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Seattle mayor, HSD say investments in enhanced homeless shelters paying off


Seattle is investing millions more to address the homeless crisis, but is it working? It depends on who you ask.

The city’s Human Services Department is out with its year-end results for 2018, comparing spending and results for all of 2017 to all of 2018.

The city increased its spending on homeless prevention and response from just over $71 million in 2017 to nearly $87 million in 2018. Half of the spending in 2018 was for emergency response, which includes things like outreach, Seattle’s Navigation Team, and shelter. In 2018, much of emergency spending went to nearly doubling the number of beds in enhanced shelters, which operate 24/7, have showers and storage, and help people connect with services and housing.

Enhanced shelters

Interim HSD Director Jason Johnson says the shift away from basic mat-on-the-floor shelters to more enhanced shelters paid off in 2018.

“We’re seeing that these enhanced shelters are five times as effective at connecting clients to housing as basic shelter,” Johnson said.

“We’ve seen exits to permanent housing nearly double and these improvements have been consistent throughout the year,” he added. “Every quarter that we’ve looked at this data, we’ve seen consistently that the enhanced shelters – again shelters that are opened for a longer period of time that have a different level of service attached to them – services like housing navigation – then we’re able to move folks into housing more rapidly,” he added.

Tiny homes

Johnson says tiny home villages also saw improved results. Three new villages came online in Seattle in 2018 that he says really are similar to enhanced shelters, with case managers. About 650 people lived in them in 2018. There was a 10 percent increase in those people who moved on to housing — 33 percent compared to 23 percent in 2017.

The bulk of the rest of the city’s 2018 spending (30 percent) falls under the housing umbrella, which includes everything from rent at subsidized apartments and rapid re-housing. Rapid re-housing focuses on helping people who are homeless get into housing with short-term rental assistance (several months), along with case managers. The city says rapid rehousing helped get about 30 percent more people into housing last year compared to the year before, or 618 in 2018 compared to 476 in 2017.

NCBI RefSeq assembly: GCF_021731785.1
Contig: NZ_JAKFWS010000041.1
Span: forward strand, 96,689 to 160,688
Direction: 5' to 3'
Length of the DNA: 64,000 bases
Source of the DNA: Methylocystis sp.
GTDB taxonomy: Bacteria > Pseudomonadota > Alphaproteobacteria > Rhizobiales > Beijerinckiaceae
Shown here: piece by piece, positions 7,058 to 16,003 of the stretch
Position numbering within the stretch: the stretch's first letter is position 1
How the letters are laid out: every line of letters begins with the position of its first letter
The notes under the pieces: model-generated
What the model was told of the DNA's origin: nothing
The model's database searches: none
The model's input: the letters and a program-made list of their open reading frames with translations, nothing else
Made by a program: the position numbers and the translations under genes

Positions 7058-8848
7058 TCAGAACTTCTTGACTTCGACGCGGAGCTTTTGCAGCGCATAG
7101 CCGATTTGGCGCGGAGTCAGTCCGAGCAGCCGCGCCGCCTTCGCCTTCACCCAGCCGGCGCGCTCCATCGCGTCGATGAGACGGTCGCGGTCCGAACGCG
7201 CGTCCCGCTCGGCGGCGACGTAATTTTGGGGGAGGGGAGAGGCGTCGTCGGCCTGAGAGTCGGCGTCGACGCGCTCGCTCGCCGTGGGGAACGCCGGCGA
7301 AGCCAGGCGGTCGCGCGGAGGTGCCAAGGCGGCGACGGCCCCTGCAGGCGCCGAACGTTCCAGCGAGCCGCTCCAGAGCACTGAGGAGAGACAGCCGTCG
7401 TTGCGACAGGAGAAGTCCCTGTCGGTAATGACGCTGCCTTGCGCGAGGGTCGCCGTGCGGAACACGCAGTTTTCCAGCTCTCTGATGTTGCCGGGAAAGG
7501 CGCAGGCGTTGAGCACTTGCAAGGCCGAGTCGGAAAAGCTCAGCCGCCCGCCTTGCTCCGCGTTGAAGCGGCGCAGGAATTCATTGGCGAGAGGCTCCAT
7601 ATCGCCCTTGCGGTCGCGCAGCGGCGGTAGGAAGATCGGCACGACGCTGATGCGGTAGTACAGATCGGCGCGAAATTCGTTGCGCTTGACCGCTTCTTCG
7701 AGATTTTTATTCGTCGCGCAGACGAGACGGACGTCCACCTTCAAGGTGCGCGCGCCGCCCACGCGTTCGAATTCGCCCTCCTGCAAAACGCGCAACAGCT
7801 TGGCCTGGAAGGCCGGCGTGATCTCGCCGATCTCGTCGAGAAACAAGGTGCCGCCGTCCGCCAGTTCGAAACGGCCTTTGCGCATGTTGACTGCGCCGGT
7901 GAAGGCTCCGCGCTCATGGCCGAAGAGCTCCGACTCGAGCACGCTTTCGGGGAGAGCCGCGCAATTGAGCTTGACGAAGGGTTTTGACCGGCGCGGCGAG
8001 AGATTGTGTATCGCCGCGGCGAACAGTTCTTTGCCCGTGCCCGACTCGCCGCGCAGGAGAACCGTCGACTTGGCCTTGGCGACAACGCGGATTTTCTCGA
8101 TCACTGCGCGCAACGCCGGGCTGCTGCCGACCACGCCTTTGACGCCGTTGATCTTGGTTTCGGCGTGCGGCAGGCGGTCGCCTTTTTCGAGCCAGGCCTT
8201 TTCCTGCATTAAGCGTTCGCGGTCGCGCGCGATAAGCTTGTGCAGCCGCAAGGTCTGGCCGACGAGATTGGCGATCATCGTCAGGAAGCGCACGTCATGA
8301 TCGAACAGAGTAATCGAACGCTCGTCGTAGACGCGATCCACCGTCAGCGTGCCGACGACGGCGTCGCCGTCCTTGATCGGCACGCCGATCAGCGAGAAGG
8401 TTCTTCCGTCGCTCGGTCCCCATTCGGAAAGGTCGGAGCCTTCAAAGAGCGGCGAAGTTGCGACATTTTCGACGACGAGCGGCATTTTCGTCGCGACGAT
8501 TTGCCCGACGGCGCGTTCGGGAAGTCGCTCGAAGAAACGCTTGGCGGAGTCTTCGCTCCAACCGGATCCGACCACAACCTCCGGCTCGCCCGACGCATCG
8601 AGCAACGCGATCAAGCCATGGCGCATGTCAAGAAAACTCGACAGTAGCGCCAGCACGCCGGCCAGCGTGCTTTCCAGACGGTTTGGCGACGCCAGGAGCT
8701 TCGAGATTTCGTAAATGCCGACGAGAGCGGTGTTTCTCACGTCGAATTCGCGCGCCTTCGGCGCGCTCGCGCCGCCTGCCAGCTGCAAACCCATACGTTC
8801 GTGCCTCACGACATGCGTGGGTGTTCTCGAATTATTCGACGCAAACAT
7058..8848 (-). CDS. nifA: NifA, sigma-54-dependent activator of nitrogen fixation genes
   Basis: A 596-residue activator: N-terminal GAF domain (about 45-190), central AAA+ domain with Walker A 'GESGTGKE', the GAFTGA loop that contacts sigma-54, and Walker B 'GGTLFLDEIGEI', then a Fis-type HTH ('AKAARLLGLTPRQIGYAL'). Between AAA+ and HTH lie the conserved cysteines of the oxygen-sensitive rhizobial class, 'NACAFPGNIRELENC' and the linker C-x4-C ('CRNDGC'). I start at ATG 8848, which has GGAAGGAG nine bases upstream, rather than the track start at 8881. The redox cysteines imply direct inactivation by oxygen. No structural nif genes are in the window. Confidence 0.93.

Another program seeing improvement is diversion.

“Diversion as an intervention is first and foremost a conversation between two people,” Johnson explained. “It’s a discussion between the head of household and the case manager to get really creative in exploring what options exist for the individual of the household outside of our homeless emergency system. It also comes with some cash assistance.”

With diversion, case managers try to connect homeless people back with their own friends or family, work out differences with landlords, or find other creative solutions. It can also provide them one-time money to help them get or stay in permanent housing. The city says diversion is responsible for the five percent increase in moving people out of homelessness than the year before, or 72 percent in 2018 compared to 67 percent in 2017.

Overall, Johnson says the city saw a 30 percent increase in exits to permanent housing last year.

“Permanent housing means that there’s no time limit, that it is your housing that you can stay in for as long as you need to stay in that housing,” Johnson said.